APA Offers Tips for Understanding Prolonged Grief Disorder

Washington, D.C., Sept. 23, 2021 – Americans are currently facing several ongoing disasters that have caused death and suffering, such as COVID-19, the wind-down in Afghanistan, floods, fires, hurricanes and gun violence. While many Americans are mourning, some may experience prolonged grief disorder, which is characterized by incapacitating feelings of grief.

Prolonged grief disorder was recently added to the Diagnostic and Statistical Manual of Mental Disorders (DSM), a volume published by the American Psychiatric Association (APA) that defines and classifies mental disorders. It can happen when someone close to the bereaved person has died within at least 6 months for children and adolescents, or within at least 12 months for adults.

In prolonged grief disorder, the bereaved individual may experience intense longings for the deceased or preoccupation with thoughts of the deceased, or in children and adolescents, with the circumstances around the death. These grief reactions occur most of the day, nearly every day for at least a month. The individual experiences clinically significant distress or impairment in social, occupational, or other important areas of functioning.

“The circumstances in which we are living, with more than 675,000 deaths due to COVID, may make prolonged grief disorder more prevalent,” said APA President Vivian B. Pender, M.D. “If you’ve recently lost someone close to you, it’s very important to check in with yourself. Grief in these circumstances is normal, but not at certain levels and not most of the day, nearly every day for months. Help is available.”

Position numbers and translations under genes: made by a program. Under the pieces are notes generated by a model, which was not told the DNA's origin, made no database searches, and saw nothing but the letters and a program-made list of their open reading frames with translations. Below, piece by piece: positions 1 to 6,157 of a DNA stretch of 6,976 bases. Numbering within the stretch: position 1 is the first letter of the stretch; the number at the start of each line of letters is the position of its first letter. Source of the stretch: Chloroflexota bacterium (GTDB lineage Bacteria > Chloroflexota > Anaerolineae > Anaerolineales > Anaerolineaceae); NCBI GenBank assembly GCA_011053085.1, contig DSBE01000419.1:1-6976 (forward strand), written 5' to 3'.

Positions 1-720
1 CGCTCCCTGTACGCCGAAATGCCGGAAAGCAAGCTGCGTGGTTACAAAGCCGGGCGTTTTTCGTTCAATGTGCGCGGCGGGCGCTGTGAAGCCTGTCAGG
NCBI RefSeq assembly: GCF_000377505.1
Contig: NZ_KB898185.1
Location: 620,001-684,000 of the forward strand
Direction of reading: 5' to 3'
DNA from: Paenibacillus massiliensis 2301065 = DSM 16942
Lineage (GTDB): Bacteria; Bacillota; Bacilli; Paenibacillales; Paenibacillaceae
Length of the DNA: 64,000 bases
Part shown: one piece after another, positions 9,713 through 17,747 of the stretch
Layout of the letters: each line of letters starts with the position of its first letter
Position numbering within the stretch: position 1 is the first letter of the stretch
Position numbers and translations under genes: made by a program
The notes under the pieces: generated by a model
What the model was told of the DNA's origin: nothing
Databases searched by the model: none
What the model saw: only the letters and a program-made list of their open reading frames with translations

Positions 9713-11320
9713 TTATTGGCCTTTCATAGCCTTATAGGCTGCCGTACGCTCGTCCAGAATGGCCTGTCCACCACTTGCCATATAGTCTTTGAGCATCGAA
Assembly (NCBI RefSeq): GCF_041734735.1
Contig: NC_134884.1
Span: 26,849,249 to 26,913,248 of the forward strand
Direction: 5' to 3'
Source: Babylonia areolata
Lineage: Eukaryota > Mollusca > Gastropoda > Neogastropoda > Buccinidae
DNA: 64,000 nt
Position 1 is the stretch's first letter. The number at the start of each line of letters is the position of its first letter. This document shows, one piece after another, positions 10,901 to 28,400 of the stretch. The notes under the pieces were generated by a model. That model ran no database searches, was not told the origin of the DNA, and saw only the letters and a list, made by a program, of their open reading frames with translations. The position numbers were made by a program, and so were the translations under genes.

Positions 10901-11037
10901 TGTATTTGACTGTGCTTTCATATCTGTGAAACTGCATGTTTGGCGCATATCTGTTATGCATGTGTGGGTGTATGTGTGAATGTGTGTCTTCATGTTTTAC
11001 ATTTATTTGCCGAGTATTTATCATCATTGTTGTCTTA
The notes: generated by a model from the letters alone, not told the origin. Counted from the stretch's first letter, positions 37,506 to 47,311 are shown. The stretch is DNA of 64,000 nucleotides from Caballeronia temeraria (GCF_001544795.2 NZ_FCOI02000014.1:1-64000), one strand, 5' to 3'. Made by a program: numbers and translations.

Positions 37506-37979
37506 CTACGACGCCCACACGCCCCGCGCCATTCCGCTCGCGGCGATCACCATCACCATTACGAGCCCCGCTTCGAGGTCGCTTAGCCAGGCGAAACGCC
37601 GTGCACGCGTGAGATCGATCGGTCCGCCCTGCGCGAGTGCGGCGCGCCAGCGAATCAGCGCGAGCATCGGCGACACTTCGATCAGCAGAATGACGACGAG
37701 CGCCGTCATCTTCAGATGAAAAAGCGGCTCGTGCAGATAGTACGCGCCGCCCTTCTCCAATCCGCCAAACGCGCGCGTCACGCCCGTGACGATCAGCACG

Some of the symptoms of prolonged grief disorder are:

  • Identity disruption (e.g., feeling as though part of oneself has died).
  • Marked sense of disbelief about the death.
  • Avoidance of reminders that the person is dead.
  • Intense emotional pain (e.g., anger, bitterness, sorrow) related to the death.
  • Difficulty moving on with life (e.g., problems engaging with friends, pursuing interests, planning for the future).
  • Emotional numbness.
  • Feeling that life is meaningless.
  • Intense loneliness (i.e., feeling alone or detached from others).

In the case of prolonged grief disorder, the duration of the person’s bereavement exceeds expected social, cultural or religious norms and the symptoms are not better explained by another mental disorder.

Prolonged grief disorder is the newest disorder to be added to the DSM. After studies dating back several decades suggested that many people were experiencing persistent difficulties associated with bereavement that are substantially prolonged beyond culturally normed expectations, and a two-year process of review and public comment, APA’s Board of Trustees and Assembly approved it last fall for inclusion in the DSM. It will be included in the new text revision of DSM-5 (DSM-5-TR), which is slated for release in March 2022.

“Including prolonged grief disorder in the DSM-5-TR will mean that mental health clinicians and patients and families alike share an understanding of what normal grief looks like and what might indicate a long-term problem,” said APA CEO and Medical Director Saul Levin, M.D., M.P.A. “Especially now, sharing information and increasing awareness about prolonged grief disorder is essential.”

Click here for an infographic on Prolonged Grief Disorder

American Psychiatric Association

The American Psychiatric Association, founded in 1844, is the oldest medical association in the country. The APA is also the largest psychiatric association in the world with more than 37,400 physician members specializing in the diagnosis, treatment, prevention and research of mental illnesses. APA’s vision is to ensure access to quality psychiatric diagnosis and treatment. For more information please visit www.psychiatry.org.

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